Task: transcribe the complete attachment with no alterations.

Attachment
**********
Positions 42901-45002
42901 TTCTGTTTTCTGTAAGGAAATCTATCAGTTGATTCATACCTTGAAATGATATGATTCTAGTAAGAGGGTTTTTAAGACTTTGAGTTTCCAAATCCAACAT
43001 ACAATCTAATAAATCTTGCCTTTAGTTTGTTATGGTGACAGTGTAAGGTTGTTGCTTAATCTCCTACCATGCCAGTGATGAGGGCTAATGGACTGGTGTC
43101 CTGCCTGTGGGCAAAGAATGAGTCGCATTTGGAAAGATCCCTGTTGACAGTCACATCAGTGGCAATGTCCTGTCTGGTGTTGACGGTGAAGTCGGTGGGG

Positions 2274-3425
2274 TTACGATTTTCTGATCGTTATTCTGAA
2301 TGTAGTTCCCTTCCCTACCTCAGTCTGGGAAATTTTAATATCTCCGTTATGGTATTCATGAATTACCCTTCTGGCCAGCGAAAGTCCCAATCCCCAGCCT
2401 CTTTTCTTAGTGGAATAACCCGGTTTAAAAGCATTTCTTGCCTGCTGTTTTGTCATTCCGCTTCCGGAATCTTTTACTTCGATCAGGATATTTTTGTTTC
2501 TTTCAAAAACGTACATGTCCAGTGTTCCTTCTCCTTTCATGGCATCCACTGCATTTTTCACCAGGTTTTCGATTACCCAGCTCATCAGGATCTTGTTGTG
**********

Positions 42901-45002
42901 TTCTGTTTTCTGTAAGGAAATCTATCAGTTGATTCATACCTTGAAATGATATGATTCTAGTAAGAGGGTTTTTAAGACTTTGAGTTTCCAAATCCAACAT
43001 ACAATCTAATAAATCTTGCCTTTAGTTTGTTATGGTGACAGTGTAAGGTTGTTGCTTAATCTCCTACCATGCCAGTGATGAGGGCTAATGGACTGGTGTC
43101 CTGCCTGTGGGCAAAGAATGAGTCGCATTTGGAAAGATCCCTGTTGACAGTCACATCAGTGGCAATGTCCTGTCTGGTGTTGACGGTGAAGTCGGTGGGG

Positions 2274-3425
2274 TTACGATTTTCTGATCGTTATTCTGAA
2301 TGTAGTTCCCTTCCCTACCTCAGTCTGGGAAATTTTAATATCTCCGTTATGGTATTCATGAATTACCCTTCTGGCCAGCGAAAGTCCCAATCCCCAGCCT
2401 CTTTTCTTAGTGGAATAACCCGGTTTAAAAGCATTTCTTGCCTGCTGTTTTGTCATTCCGCTTCCGGAATCTTTTACTTCGATCAGGATATTTTTGTTTC
2501 TTTCAAAAACGTACATGTCCAGTGTTCCTTCTCCTTTCATGGCATCCACTGCATTTTTCACCAGGTTTTCGATTACCCAGCTCATCAGGATCTTGTTGTG